With several tiers in-place which ensure you can only craft more valuable tools from others and a necessity to read in order to increase your intellect to craft certain items, there can be a lot of trial and error involved. Things are mostly left unexplained and that can be both a pro and a con depending on the type of player you are; the time you spend crafting and looting must also be balanced to leave enough time to perform your daily tasks.

Adding to the daily schedule are NPC vendors who appear outside your safe zone at night. They essentially act as a risk-reward mechanic; do you stay safe and sound, or risk going outside to buy some new gear? With money earned by helping survivors around base, time management is crucial to succeed and keep the base going. Ultimately, though, you have freedom to approach the game whatever way you want; you can rush the main objective or take your time scrounging for items, or find all the secrets in each level for good measure.

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While there’s a lack of hints or hand-holding outside of the first level which acts as a tutorial, I found gameplay flows and works well for the most part, with a natural, steady increase in difficulty as you progress further into the game – which makes it feel like a true 8-bit survival sim. Yes, it did get a bit frustrating to not know what bits were needed to craft a ladder or a weapon, but the sense of achievement I had once progressing without it being handed to me was excellent, and not enough games these days offer that.

Graphically, The Escapists: The Walking Dead will appeal to those who appreciate and love the retro pixel-art associated with many indie titles, and it’s what sets it apart from other zombie-related games out there at the moment. Character models and comic book scenes are true to the cast of the comics even if they’re 8-bit versions, and uses the license well. Things are a little more light-hearted here though, a tone not usually associated with The Walking Dead; dying by enemy results in your character waking up in bed rather than in as food for the zombies, and the soundtrack is upbeat and addictive rather than somber.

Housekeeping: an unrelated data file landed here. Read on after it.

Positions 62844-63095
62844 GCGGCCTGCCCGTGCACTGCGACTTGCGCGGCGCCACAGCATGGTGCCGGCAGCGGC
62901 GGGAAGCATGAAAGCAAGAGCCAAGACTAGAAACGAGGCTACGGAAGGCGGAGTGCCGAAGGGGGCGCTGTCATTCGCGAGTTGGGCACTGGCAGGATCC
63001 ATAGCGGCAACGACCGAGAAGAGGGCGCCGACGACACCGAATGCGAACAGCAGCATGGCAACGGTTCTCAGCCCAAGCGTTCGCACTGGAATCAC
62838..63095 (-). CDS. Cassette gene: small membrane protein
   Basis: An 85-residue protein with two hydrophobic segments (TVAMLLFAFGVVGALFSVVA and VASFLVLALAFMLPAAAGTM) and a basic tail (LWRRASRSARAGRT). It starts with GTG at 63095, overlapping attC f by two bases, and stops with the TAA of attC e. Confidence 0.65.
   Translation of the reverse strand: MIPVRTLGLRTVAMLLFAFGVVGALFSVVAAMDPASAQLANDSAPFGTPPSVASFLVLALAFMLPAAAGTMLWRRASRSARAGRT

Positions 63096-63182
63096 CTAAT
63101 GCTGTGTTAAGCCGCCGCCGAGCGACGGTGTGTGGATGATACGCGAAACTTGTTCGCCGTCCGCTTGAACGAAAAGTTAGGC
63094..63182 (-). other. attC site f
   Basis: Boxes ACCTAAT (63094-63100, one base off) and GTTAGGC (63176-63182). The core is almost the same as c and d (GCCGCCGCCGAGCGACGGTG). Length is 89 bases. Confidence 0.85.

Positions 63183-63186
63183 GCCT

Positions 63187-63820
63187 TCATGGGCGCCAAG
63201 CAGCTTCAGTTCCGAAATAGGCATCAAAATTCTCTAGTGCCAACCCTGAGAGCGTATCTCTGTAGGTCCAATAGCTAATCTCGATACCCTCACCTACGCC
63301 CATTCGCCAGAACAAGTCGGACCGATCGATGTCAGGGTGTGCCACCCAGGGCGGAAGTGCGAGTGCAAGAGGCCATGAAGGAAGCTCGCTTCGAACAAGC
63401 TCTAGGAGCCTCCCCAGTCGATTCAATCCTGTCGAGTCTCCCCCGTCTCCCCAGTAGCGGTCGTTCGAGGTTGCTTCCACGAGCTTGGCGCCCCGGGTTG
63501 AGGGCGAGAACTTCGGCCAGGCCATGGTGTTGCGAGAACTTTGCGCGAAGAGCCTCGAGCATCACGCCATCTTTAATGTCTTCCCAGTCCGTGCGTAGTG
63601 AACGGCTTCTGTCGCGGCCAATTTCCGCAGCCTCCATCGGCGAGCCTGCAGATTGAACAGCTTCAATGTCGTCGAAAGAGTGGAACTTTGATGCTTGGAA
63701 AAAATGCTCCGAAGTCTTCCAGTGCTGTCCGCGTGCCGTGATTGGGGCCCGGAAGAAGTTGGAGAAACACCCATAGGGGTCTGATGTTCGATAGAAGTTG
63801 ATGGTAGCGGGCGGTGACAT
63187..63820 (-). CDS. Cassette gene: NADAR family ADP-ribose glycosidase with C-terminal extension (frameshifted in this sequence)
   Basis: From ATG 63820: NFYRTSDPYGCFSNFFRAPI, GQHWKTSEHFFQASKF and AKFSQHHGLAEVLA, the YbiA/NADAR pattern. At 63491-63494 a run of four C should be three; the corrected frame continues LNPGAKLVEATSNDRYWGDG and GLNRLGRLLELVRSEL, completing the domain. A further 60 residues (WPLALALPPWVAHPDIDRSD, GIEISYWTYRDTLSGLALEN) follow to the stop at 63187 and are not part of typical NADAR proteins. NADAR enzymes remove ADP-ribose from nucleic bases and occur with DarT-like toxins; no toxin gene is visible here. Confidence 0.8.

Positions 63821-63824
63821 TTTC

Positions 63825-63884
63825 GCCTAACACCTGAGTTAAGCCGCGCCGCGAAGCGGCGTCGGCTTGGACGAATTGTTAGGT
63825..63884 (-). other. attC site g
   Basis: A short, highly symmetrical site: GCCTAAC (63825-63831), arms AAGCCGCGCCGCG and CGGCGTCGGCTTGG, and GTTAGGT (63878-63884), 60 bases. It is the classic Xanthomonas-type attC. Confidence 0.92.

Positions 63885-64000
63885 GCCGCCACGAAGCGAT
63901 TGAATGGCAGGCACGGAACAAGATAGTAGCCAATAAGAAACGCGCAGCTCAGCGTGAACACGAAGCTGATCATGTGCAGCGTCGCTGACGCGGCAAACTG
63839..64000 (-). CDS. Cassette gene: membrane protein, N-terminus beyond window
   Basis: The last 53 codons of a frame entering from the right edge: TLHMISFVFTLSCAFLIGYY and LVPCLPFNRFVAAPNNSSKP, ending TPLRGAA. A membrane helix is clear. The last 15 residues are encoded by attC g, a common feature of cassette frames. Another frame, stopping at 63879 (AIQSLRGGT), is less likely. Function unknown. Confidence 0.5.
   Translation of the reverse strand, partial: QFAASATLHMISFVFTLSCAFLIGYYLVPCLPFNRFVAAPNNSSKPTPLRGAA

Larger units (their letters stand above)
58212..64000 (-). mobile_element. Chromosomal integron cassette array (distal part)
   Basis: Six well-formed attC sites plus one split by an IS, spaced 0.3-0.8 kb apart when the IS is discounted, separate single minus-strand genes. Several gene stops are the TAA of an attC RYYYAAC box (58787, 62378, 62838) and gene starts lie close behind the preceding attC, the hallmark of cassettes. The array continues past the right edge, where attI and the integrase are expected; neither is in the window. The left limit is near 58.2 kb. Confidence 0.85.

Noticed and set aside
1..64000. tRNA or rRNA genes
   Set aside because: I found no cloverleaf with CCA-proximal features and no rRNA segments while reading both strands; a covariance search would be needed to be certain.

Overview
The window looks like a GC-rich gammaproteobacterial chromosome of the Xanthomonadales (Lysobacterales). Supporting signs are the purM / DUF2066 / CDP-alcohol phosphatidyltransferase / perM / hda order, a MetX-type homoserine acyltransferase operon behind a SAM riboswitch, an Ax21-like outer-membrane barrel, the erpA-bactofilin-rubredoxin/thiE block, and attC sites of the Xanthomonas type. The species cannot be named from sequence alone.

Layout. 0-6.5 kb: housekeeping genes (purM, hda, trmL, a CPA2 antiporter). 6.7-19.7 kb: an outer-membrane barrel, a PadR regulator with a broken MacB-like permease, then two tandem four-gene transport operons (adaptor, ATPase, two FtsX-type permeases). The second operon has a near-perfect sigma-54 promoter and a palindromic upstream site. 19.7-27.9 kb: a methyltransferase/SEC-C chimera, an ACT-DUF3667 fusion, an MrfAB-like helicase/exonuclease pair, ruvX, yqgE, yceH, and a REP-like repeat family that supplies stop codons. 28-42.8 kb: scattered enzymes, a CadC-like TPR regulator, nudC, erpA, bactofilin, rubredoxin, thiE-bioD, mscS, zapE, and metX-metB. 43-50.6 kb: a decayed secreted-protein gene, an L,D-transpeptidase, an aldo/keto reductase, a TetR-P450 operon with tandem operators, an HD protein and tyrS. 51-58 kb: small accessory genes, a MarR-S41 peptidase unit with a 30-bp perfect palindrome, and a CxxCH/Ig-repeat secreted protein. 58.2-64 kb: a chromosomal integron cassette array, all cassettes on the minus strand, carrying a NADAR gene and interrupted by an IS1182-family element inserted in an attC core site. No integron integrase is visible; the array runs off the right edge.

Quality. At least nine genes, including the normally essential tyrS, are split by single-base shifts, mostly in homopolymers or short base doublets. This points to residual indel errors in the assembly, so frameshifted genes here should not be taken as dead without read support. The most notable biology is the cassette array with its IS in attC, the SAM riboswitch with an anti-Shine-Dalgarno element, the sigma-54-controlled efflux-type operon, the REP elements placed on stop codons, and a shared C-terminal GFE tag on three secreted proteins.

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The Final Verdict

The Escapists: The Walking Dead is a fun 8-bit indie puzzle/role-playing/survival simulation hybrid which makes excellent use of The Walking Dead comic book license. While there’s only a handful of levels, replay value is high due to the possibility of missing several secrets and other nooks and crannies when exploring, and there are even leaderboards in place for those who love to have top scores and an extra competitive element. While there’s a few repetitive fetch quests, the crafting system and puzzle-solving make for some solid gameplay – if you have patience, love zombies and The Walking Dead and survival-crafting, check it out.


About the Author

A contributor for ImpulseGamer.com and former writer for MMGN and Ninemsn, Nathan has been reviewing video games since 2012. As a nostalgia tragic eternally tied to the glorious 1990s, he's always playing retro gaming classics whenever he's not entrenched in the latest RPG, or talking your ear off about why The First Law book series is better than Game of Thrones - to anyone who dares listen.